Possessive Case

We use an apostrophe and an s to indicate that person or animal owns something (oject, idea, quality). A noun with ‘s at the end shows whom the object belongs to:
Anrew’s guitar, Charles’s bike*, etc.
*We usually add ‘s even if the proper name ends in s. Exceptions are: Jesus’ disciples, and the nous ending in /iz/ sound (Jeff Bridges’ films).

Plural nouns ending in s, just add an apostrophe: the sutedns’ decision, my parents’ car, the lions’ cage.

When two or more named people share something, we put ‘s only after the last noun: I really enjoyed Angela and Andrew’s live performance last night.

When we talk about different things belonging to different people we put ‘s after each: Angela’s and Artemida’s marks were really good last term.

We also use ‘s to say when specific events happen and or how long they last:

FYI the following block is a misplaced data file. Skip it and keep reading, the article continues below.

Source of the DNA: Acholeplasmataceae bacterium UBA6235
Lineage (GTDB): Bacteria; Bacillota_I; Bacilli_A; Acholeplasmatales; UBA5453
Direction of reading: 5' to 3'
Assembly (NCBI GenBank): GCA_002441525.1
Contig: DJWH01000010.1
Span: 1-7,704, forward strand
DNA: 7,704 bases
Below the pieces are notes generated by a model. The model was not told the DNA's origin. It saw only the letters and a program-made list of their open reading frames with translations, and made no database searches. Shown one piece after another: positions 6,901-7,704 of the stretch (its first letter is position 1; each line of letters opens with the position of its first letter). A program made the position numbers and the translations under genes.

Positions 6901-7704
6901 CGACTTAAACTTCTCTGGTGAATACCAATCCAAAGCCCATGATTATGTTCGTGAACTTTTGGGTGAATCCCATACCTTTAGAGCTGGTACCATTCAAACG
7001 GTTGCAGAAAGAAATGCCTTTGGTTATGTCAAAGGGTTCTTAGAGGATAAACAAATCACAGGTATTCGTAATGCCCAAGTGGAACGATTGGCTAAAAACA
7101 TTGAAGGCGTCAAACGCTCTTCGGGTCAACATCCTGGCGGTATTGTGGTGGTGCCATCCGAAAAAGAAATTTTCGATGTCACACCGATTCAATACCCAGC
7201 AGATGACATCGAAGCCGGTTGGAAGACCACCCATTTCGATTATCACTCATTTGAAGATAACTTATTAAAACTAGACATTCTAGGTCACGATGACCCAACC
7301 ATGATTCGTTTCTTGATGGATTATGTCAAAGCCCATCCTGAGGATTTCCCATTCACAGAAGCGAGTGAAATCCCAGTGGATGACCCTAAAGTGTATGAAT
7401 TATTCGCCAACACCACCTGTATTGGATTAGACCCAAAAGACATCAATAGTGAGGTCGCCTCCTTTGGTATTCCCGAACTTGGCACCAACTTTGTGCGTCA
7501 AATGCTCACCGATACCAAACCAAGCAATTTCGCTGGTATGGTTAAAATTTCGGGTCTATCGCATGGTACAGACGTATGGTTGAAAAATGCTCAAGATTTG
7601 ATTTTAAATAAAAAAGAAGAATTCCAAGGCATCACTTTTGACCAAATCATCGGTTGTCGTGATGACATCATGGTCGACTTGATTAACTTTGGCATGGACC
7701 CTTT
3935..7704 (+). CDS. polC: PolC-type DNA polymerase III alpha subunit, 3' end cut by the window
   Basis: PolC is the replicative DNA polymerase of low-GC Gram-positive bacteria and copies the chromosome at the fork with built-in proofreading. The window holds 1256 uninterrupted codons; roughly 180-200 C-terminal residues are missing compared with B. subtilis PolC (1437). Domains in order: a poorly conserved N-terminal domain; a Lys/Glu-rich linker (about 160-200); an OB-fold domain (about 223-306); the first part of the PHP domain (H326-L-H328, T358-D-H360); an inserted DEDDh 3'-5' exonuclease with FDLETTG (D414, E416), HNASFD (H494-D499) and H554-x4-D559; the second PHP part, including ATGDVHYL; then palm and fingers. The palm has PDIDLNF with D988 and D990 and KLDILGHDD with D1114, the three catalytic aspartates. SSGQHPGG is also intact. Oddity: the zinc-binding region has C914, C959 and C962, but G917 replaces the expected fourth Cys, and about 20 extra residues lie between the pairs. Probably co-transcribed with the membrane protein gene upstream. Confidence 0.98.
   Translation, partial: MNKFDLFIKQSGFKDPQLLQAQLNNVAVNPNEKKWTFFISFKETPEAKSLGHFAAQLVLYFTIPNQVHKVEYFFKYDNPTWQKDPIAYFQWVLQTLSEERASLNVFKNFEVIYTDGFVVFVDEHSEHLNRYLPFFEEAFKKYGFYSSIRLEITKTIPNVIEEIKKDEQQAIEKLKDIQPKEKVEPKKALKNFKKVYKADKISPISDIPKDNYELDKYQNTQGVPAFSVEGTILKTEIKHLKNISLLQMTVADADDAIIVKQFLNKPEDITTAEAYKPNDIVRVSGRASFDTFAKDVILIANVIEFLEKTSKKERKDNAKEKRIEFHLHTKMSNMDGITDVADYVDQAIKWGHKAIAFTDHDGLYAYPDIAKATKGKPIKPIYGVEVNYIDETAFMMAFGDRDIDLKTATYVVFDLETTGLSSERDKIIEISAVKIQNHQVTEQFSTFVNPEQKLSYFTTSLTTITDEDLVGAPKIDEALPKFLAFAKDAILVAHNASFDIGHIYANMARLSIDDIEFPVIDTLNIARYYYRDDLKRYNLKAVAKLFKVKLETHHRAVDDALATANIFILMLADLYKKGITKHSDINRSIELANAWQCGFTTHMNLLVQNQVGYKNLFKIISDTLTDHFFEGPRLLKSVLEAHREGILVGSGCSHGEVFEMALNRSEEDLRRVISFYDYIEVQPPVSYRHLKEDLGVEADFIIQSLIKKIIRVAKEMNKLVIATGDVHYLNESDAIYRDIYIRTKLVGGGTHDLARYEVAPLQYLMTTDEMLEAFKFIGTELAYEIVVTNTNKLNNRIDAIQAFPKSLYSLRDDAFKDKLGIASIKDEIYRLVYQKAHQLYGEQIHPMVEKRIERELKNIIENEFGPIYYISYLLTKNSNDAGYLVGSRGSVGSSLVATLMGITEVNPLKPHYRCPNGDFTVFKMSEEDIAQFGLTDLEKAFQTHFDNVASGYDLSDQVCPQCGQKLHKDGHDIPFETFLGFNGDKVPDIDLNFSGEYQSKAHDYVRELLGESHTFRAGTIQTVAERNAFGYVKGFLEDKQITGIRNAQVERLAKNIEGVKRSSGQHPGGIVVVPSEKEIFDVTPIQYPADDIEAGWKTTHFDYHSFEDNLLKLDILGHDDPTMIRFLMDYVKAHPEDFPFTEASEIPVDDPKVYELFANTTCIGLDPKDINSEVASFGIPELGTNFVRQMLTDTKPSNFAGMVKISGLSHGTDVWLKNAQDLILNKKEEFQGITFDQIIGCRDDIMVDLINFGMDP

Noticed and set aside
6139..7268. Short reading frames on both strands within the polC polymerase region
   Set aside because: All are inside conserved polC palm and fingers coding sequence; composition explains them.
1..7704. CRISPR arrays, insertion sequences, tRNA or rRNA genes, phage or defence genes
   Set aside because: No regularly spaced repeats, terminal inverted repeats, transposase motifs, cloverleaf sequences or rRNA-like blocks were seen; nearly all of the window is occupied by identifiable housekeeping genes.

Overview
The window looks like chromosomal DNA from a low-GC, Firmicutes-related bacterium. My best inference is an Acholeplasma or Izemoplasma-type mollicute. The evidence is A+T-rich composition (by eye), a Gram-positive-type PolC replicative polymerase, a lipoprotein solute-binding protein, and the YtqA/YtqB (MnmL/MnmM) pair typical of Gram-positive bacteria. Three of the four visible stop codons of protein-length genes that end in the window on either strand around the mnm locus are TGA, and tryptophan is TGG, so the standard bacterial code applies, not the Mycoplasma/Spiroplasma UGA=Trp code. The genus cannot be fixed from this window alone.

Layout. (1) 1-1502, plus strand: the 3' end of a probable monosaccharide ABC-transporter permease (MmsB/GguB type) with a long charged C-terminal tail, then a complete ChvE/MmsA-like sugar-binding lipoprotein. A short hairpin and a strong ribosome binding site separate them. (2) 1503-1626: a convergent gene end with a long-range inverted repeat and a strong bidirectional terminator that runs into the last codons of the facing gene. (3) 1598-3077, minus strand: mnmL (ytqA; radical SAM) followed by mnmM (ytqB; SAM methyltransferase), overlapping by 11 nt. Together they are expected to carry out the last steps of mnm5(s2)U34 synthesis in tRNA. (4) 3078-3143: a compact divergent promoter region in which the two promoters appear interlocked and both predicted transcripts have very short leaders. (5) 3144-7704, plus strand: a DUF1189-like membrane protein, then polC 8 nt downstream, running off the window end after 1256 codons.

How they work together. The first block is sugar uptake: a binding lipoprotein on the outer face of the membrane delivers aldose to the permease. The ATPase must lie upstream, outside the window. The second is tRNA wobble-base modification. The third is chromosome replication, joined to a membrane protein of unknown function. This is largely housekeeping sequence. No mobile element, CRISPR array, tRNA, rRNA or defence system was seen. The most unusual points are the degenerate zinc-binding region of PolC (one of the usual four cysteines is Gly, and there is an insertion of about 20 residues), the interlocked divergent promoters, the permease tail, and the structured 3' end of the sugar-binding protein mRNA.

Sunday’s trip was a disaster.
We’ve got two weeks’ break in winter.

We can also use of to show how one thing ‘belongs’ to another. When we are talking about organizations, countries and places we can use either of or ‘s:
The rules of the university are very strict. / The university’s rules are very strict.
The population of China is enormous.          / China’s population is enormous.
The streets of London are very crowded.   / London’s streets are very crowded.

For inanimate objects we usually use of to indicate how one thing belongs to another:
He climbed to the top of the mountain.
The teacher never forgets to give us homework at the end of the lesson.

However, in some cases where we can use of (but NOT ‘s), we can put one noun in front of the other to form a compound noun. The first noun is like an adjective qualifying the second noun. You have to be very careful as there are no easy rules to tell you which form you can use:
The corner of the street      /        The street corner
The results of the exam      /        The exam results

We also use of instead of ‘s with a long phrase:
Have you got the telephone number of the girl we met at the party?

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